The End of Ethics and A Way Back: How To Fix A Fundamentally Broken Global Financial System

Overview

Even now, in the wake of the worst financial crisis since the Great Depression, Wall Street bankers, fund managers, and corporate leaders, in an effort to appease unrealistic shareholder expectations while feeding their own corrosive greed, are doing all in their power to avoid reform. Untroubled by the economic calamities they helped engender in the past, and unfazed by toothless reform efforts such as Dodd-Frank, too-big-to-fail banks are bigger and more unaccountable than ever. Everything from Ponzi schemes to...

See more details below
Other sellers (Hardcover)
  • All (13) from $1.99   
  • New (7) from $22.92   
  • Used (6) from $1.99   

Overview

Even now, in the wake of the worst financial crisis since the Great Depression, Wall Street bankers, fund managers, and corporate leaders, in an effort to appease unrealistic shareholder expectations while feeding their own corrosive greed, are doing all in their power to avoid reform. Untroubled by the economic calamities they helped engender in the past, and unfazed by toothless reform efforts such as Dodd-Frank, too-big-to-fail banks are bigger and more unaccountable than ever. Everything from Ponzi schemes to massive accounting fraud, interest rate rigging to money laundering on an epic scale continue to chip away at the foundations of the global economy.

As the excesses of private greed continue to undermine the public good on a level never before witnessed, one can only wonder if Adam Smith's "virtuous circle" has, at last, gone off the rails, and, if so, what can be done to set it right once again and restore the ethical compass of a once great economic system.

In The End of Ethics and a Way Back, Theodore Malloch, author of the international bestseller Doing Virtuous Business, and attorney and Yale University postdoctoral fellow, Jordan Mamorsky, make an impassioned call for an end to corrupt and irresponsible capitalism and the restoration of a more virtuous, ethics-based version. More importantly, they offer cogent, well-reasoned prescriptions for how to achieve that end.

In Part One, the authors explore some of the most outrageous recent examples of financial vice, including the LIBOR scandal, the demise of Lehman Brothers, ratings agency corruption, John Corzine's MF Global, Tyco, and Bernie Madoff's two-decade Ponzi scheme, among others. In a series of compelling case studies, Malloch and Mamorsky chronicle how those organizations and their leaders lost their way and the havoc their reckless, often criminal activities wreaked globally.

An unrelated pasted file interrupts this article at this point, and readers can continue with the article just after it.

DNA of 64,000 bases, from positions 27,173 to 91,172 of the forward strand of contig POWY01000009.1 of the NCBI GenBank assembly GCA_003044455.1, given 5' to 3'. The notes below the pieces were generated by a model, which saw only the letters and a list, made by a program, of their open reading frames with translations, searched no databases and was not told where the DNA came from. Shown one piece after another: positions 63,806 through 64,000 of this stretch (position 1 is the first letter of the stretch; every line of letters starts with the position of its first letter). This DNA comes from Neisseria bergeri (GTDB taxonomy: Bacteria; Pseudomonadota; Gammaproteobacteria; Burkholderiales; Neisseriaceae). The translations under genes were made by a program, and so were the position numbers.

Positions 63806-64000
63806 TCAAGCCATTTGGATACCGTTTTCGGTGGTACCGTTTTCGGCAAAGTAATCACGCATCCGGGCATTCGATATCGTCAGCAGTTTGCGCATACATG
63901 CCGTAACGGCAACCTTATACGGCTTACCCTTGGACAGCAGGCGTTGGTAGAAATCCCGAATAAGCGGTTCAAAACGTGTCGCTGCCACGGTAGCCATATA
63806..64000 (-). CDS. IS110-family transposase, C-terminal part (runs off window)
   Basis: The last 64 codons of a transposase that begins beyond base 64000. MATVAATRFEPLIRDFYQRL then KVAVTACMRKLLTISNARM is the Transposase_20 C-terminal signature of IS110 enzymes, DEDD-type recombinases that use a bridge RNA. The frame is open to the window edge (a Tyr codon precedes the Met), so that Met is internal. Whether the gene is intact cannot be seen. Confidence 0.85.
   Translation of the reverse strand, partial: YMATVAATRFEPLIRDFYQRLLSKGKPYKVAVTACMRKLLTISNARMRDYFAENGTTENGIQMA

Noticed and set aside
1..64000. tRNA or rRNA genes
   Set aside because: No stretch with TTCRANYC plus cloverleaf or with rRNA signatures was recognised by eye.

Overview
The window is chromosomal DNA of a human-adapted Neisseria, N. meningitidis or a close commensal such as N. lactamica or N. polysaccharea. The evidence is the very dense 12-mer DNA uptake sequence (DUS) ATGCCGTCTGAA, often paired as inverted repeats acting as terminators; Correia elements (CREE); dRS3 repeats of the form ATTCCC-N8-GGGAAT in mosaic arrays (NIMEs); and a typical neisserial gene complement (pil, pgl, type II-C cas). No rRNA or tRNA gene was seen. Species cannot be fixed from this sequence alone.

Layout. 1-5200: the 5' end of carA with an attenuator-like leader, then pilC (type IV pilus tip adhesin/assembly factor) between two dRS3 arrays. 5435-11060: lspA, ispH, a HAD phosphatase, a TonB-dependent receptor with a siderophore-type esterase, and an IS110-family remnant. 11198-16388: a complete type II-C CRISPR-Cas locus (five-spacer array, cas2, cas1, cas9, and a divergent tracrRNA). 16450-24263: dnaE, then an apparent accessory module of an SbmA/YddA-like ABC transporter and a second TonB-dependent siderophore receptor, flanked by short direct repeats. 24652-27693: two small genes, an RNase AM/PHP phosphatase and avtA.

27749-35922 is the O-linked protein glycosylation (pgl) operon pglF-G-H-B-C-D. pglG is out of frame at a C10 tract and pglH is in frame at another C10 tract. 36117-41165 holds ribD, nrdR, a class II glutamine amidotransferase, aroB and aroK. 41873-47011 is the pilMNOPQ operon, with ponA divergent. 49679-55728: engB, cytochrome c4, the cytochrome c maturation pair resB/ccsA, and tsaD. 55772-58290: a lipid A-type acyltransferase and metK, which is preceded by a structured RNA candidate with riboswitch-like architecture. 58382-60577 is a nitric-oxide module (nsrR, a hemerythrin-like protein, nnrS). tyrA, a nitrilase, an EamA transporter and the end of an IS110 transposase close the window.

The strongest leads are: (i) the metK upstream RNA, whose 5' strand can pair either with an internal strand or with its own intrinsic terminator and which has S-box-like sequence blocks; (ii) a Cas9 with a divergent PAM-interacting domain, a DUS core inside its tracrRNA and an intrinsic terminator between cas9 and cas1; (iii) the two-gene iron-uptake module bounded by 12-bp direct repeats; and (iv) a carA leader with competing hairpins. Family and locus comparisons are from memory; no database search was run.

In Part Two, the authors concentrate on what can be done to pull us back from the brink of total economic chaos. They propound well-reasoned solutions to problems deeply embedded in global markets and corporate cultures, including:

  • Restructure the SEC and staff it with better qualified, better compensated investigators
  • Institute new rules of the financial game, beginning with reinstitution of Glass-Steagall
  • Take the exotic derivatives market in hand—including the aggressive regulation of CDSs
  • Devise aggressive new accounting rules to curtail accounting gimmickry and "shadow banking" leading to off–balance sheet risk
  • Reign in the commodities markets with better and more frequent regulatory audits and smarter corporate governance
  • Implement stronger fiduciary standards and enhanced transparency for retail investors

Offering a penetrating, at times controversial analysis of the demise of virtuous capitalism, and a road map for achieving a return to ethics, virtue, and sustainable economic growth—The End of Ethics and a Way Back is a must-read for lawmakers, financial regulators, financial advisors and auditors, journalists and media commentators, and all thoughtful observers of current affairs.

Read More Show Less

Product Details

  • ISBN-13: 9781118550175
  • Publisher: Wiley
  • Publication date: 4/29/2013
  • Edition number: 1
  • Pages: 256
  • Product dimensions: 6.40 (w) x 9.10 (h) x 1.30 (d)

Meet the Author

Theodore Roosevelt Malloch is Research Professor for the Spiritual Capital Initiative at Yale University. He was Chairman and Chief Executive Officer of The Roosevelt Group, a leading strategic management and thought leadership company. He has served on the executive board of the World Economic Forum-Davos; has held an ambassadorial-level position at the United Nations in Geneva, Switzerland; worked in the U.S. State Department and Senate; worked in the capital markets at Salomon Brothers on Wall Street; and has sat on a number of corporate, mutual fund, and not-for-profit boards, including the University of Toronto International Governing Council, a Pew Charitable Trust board, and the Templeton Foundation. Ted earned his PhD in international political economy from the University of Toronto.

Jordan D. Mamorsky is an experienced attorney specializing in business regulation, corporate governance, and compliance. He was a postdoctoral fellow at Yale University where his research focused on the legal, financial, and ethical failures that contribute to financial crisis, corporate illegality, and breach of legal fiduciary duties. Jordan formerly worked at the U.S. Treasury Department, where he received the "special act award" in recognition of his recommendations detailing the dangers of predatory subprime lending in low-income communities. He is a contributor to Morningstar Advisor. He is an active practicing attorney and has represented Fortune 500 companies, global investment banks, insurance companies, hedge fund managers, health services corporations and an international sports league, among other clients.

Read More Show Less

Table of Contents

Foreword xvii

Acknowledgments xxix

Introduction xxxiii

Prologue xxxix

Part One: Economic Vice 1

Chapter 1 The Selfish Betrayal of the Global Investor: Libor and Its Consequences 3

The Calculation of Libor 5

The Rise and Fall of the World’s

Financial Benchmark 8

Knowingly Asleep at the Wheel 13

A Troubling New Normal 16

Notes 17

Chapter 2 Jon Corzine’s Fallen Empire of Risk: MF Global 19

History of MF Global 21

Jon Corzine’s Midwestern Roots 22

The Rise of “Fuzzy” 23

The Establishment of MF Global 26